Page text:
Letter from Prague


October 28th is a state holiday in the Czech Republic. The day marks the anniversary of the founding of independent Czechoslovakia - a state established in 1918 by the Czechs and Slovaks, following the dissolution of the Austro-Hungarian Empire. The common state, later transformed into a federation was to last until 1993 - but neither the Czechs nor the Slovaks were able to embrace their "independence day" as Americans have July 4th.

In the years of the First Republic the celebrations marking "Czechoslovak independence day" were hearty and spontaneous, but that was soon to change. In 1939, roughly eight months after the Nazi invasion, a student protest on October 28th ended in bloodshed and the closing down of all universities on the territory of occupied Bohemia and Moravia. They were to remain closed for the duration of the war. Before independence day celebrations could be properly re-established after the end of the SWW, the communists took power and changed the character of this holiday by making it "nationalization of property day" and thereby redeeming its allegedly negative character of "a bourgeois state holiday". The weight of "independence day celebrations" was shifted to May 9th the day marking the country's liberation from Nazi oppression by Soviet troops. Addresses, parades, red carnations and "compulsory" flags displayed in the windows of every home. The Czecho-Slovak and the Soviet flag. There were three of us in the two member federation for a long time - in particular after the crushing of the Prague Spring ended in the deployment of Soviet troops in the country. Czechoslovakia's independence was a ghost independence celebrated under the close scrutiny of Big Brother.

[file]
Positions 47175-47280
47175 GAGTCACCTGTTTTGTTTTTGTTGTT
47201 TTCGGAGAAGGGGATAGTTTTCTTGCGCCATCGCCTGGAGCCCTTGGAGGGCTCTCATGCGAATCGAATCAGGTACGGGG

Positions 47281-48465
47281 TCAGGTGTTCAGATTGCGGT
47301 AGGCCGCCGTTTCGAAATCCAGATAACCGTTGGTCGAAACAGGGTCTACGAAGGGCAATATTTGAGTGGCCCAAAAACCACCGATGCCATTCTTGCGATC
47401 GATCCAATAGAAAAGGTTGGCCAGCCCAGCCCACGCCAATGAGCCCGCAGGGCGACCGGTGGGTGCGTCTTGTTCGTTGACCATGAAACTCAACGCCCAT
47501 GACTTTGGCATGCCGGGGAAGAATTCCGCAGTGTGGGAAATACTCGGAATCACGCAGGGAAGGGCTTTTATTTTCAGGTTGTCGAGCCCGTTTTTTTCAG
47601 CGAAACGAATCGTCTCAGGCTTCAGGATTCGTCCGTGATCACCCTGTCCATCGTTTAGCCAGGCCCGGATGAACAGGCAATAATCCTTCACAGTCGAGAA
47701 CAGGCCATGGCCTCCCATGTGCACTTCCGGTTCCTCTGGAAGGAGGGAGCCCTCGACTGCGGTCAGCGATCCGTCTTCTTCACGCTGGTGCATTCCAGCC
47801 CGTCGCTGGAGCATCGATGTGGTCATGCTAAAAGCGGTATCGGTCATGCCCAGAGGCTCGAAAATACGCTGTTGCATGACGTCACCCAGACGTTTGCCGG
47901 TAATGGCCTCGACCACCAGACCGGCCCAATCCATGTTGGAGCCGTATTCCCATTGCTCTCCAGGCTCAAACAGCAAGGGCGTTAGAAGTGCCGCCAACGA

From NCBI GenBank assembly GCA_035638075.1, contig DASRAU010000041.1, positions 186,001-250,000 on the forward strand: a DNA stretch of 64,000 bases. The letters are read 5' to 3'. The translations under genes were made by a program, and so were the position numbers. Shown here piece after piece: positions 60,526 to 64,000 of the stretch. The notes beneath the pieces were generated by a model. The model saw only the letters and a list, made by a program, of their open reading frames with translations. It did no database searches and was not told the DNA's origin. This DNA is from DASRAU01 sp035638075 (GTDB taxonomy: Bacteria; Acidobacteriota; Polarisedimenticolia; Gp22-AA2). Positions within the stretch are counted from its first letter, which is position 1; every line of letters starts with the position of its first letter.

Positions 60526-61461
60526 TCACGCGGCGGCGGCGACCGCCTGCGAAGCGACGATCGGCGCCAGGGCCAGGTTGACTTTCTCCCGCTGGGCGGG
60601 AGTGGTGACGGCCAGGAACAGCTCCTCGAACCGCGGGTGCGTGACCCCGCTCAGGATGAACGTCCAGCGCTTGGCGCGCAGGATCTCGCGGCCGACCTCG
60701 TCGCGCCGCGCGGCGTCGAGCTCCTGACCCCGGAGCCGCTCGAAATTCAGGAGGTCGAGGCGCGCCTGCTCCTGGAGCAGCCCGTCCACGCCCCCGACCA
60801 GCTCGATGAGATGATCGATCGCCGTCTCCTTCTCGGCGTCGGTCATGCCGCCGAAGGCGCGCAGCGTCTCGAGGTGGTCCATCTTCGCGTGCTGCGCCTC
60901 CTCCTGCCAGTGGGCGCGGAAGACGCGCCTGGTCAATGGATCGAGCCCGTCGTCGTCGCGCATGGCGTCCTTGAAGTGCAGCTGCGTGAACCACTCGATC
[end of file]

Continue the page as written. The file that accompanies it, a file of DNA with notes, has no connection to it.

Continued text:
In November 1989, Czechoslovakia regained its freedom but the federation was to last for only another three years. In their first democratic elections the Czechs and Slovaks parted ways, voting radically different leaderships into office. A wave of nationalism in Slovakia ended in a demand for total independence - and Slovaks abandoned the October 28th independence holiday in favour of their own "independence day" - January 1st of 1993.

At the end of this long road Czechs have been left with a heavy doze of skepticism with regard to any state holiday. For far too long, state holidays were viewed as manifestations of political power. As a result they pass largely ignored by the public while anyone who does something big for the country's image - like the national football or hockey teams - gets instant adulation. Politicians have attempted to change this - going so far as to give the nation another state holiday on September the 28th, marking the death of the nation's chief patron saint - St. Wenceslas. But it is hard to estimate how much effort and time it will take to erase the public attitude of mistrust towards national holidays.